SINCE the unveiling of the new Mary Barbour statue in Govan, I’ve been asked several times to comment on the (lack of) representation of women in Scottish public art. I must admit that the question leaves me conflicted. Our memorials are so overwhelmingly biased towards a white, male, imperial-British worldview that making small modifications feels like a course in gender sensitivity training for Donald Trump – too little too late. There’s a genuine part of me that wants to leave statues as they are, as literal monuments to the backward part of Scottish culture.

But we simply can’t afford to be complacent. Currently there are more monuments to animals than to women in our nation’s capital and leaving that unchallenged means we forget the role of the exploited and oppressed in Scottish history.

I wouldn’t say the statue to Mary Barbour has burnished my Scottish pride. But I’m proud that her campaigns happened in the country I was raised in, and I’m equally proud that people here are fighting to remember her legacy by pushing for small concessions in the world’s most conservative artistic medium.

To be clear, I’m not calling this out as an exceptional Scottish problem. Far from it. Across Scotland, there are only 20 statues of women, five of them dedicated to Queen Victoria. It’s a terrible statistic, but it’s an injustice that’s replicated across the UK. According to research by journalist and feminist activist Caroline Criado-Perez, only 158 out of 925 statues listed in the Public Monuments and Sculpture Association (PMSA) database feature a woman as a lone standing statue. Those statues that do feature women are mostly dedicated either to Victoria or to an “unnamed woman”, like Edinburgh’s Mother And Child.

This isn’t even a specifically old-world problem. In America, which is less hidebound by monarchical and aristocratic traditions, things are just as bad, even in the liberal cities. In San Francisco only two women are represented in 87 public statues; it’s five out of 150 in New York City. There are fewer than 400 across the whole USA.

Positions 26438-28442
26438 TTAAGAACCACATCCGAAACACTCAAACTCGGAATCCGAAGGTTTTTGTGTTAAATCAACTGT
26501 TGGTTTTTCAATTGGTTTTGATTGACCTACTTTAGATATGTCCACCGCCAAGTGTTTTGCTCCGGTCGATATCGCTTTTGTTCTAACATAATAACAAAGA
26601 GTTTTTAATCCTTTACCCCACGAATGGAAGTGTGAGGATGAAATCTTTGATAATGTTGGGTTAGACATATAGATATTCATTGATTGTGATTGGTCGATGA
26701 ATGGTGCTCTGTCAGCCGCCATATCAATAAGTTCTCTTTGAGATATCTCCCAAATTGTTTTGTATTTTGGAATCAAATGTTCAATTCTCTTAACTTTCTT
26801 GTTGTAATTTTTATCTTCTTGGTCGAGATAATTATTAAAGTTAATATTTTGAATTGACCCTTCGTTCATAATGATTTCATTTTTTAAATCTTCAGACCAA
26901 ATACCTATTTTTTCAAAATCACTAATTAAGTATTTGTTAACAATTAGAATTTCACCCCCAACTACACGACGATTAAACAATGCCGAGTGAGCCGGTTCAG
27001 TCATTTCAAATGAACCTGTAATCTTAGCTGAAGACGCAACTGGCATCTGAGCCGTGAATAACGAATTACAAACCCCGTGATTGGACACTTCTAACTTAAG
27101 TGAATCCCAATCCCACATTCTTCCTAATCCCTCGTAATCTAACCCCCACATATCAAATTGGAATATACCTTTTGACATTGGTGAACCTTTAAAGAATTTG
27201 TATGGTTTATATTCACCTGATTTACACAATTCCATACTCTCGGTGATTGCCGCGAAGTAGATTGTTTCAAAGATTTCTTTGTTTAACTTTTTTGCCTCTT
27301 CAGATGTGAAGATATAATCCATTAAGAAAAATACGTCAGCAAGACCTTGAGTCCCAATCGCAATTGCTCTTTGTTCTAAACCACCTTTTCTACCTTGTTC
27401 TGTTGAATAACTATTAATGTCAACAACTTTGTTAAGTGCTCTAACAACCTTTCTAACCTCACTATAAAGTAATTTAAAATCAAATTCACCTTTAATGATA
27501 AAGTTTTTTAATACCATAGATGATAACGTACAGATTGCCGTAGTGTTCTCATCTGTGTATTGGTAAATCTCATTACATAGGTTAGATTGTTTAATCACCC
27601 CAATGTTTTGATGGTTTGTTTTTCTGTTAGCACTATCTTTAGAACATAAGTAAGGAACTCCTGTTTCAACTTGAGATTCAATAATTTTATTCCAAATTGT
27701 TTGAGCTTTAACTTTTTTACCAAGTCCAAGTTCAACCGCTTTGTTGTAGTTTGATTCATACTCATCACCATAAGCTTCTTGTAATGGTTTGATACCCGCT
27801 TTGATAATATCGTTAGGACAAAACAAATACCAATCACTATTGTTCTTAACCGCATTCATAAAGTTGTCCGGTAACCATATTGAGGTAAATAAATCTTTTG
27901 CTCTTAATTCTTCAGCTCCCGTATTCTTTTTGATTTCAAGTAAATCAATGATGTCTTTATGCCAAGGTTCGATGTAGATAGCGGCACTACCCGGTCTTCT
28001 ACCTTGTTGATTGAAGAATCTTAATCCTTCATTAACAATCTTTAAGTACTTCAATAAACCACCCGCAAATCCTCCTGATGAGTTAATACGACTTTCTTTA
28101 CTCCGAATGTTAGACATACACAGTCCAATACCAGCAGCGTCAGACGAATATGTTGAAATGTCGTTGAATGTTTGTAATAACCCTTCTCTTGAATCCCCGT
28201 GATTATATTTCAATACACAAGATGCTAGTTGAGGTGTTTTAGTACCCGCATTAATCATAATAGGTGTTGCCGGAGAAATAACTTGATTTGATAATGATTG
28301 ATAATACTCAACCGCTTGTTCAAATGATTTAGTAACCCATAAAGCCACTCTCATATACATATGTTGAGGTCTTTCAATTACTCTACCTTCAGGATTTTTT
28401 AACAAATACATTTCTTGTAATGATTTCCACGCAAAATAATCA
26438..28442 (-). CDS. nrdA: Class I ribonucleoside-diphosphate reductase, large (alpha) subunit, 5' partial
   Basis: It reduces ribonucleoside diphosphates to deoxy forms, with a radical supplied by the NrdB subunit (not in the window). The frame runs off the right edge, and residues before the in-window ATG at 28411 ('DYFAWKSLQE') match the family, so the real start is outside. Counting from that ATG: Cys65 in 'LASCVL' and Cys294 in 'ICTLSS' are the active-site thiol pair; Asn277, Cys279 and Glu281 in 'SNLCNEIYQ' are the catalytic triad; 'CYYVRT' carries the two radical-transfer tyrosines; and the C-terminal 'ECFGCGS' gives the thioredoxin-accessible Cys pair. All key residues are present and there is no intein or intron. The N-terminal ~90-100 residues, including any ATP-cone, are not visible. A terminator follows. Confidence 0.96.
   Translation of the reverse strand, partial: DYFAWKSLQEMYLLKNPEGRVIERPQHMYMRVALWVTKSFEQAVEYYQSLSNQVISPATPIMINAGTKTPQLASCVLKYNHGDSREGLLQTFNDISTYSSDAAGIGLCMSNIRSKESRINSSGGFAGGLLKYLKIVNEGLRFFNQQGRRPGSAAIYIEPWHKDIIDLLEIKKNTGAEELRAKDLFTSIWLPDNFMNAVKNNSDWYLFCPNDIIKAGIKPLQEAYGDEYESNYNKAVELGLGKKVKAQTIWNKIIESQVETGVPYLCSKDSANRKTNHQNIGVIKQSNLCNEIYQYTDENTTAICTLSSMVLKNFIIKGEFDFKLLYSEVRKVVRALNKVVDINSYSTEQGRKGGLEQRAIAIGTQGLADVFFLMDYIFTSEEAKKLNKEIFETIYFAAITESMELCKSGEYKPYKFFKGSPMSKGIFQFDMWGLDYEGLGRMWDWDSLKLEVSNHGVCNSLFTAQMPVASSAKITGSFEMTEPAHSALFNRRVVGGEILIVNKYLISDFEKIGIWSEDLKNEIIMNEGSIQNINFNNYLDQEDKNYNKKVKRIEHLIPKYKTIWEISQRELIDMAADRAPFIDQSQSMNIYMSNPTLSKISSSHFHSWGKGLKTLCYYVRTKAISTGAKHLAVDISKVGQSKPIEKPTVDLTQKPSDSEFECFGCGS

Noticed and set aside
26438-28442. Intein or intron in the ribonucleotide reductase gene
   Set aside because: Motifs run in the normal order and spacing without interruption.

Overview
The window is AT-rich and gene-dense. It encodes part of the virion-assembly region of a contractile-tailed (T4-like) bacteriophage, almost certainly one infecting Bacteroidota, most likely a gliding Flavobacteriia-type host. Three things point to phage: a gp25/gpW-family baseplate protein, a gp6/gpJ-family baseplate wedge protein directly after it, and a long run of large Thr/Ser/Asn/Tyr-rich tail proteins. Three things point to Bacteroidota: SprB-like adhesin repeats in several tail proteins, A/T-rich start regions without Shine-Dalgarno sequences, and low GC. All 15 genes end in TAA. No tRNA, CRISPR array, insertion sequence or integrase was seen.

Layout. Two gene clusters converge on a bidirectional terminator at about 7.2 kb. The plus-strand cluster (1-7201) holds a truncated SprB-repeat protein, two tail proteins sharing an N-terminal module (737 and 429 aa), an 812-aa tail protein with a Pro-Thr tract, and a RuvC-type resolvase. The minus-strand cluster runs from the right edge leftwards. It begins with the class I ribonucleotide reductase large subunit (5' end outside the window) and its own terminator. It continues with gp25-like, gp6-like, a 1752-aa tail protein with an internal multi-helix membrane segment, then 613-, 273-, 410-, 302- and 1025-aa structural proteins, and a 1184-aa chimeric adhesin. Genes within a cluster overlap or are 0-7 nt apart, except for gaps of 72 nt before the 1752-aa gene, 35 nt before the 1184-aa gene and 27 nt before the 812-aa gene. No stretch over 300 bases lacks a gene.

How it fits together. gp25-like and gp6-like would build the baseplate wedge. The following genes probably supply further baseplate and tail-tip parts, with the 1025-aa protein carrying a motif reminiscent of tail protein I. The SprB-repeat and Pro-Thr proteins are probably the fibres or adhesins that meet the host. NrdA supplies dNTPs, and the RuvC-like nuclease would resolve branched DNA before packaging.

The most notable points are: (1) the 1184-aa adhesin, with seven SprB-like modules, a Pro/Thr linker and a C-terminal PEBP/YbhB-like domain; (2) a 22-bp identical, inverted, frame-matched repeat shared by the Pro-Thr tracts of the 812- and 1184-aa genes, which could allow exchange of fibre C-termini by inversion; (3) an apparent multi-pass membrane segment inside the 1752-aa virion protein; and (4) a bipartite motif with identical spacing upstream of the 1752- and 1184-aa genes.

But then again, so what? Does it really matter? It’s probably true to say that most people barely notice public monuments. They are banal features of our landscape that seem to melt into the background of consciousness, feeling more like park benches and streetlamps than political graffiti.

However, that is precisely how ideology works, by making an unnatural political device seem natural. Representation in statue is about how we collectively imagine power. When women’s faces are missing, it reinforces the implicit masculinity of authority. It’s part of a backward culture where women are expected to stay polite and silent in meetings and online, a culture we’re only just beginning to understand, far less change.

Transforming the literal face of power can help change the way women look at our access or lack of access to power. When statues become “natural” features of the built environment, they act as subliminal adverts for all old-fashioned power structures. Understanding and challenging the politics of public monuments is part of the way we reclaim our own history from the kings-and-queens perspective passed down to us in the television version of the “History of Scotland”.

And let’s be clear, adding a few more female monarchs isn’t any sort of change. It’s not just about “women in power”; the type of power matters too. Mary Barbour’s power was the organisational strength of the working-class communities that she came to represent. The statue won’t commemorate her as an individual, but her status as the “face” of an army.

I appreciate that statues need to reward individuals of genuine historical merit, not just momentary celebrities. However, as I’ve said before, many of the figures memorialised in Scotland are far from meritorious by any standard I would recognise.

I’m not saying we should tear them from their plinths – not yet, anyway. But I do believe that we should understand the British imperial politics of the men in bronze that dominate our city centres. We should fight against their simply ornamental status in urban landscapes and educate young people on what these people did and why they were commemorated.

In Ireland, Spain or Germany, progressive local historians might do walking tours that feature statues or street names in honour of great revolutionaries or anti-fascist fighters. That’s not possible in Scotland, because there are none. We barely do anything to honour the good parts of our history in public displays. In the absence of alternatives, I propose, instead, that we should have walking tours in Glasgow and Edinburgh that expose the evil deeds of the upper-class patriarchs that we continue to honour as heroes.

In our political culture, we’re always constrained by old expectations of what leadership looks like, what power looks like, and what representation means. For ordinary people in Scotland to challenge the rich and powerful, we need a new political revolution both in symbols and in practice. So, even at the risk of legitimising a reactionary medium, let’s commemorate in bronze all the many women in our history who have reached down into everyday life and raised other women up with them.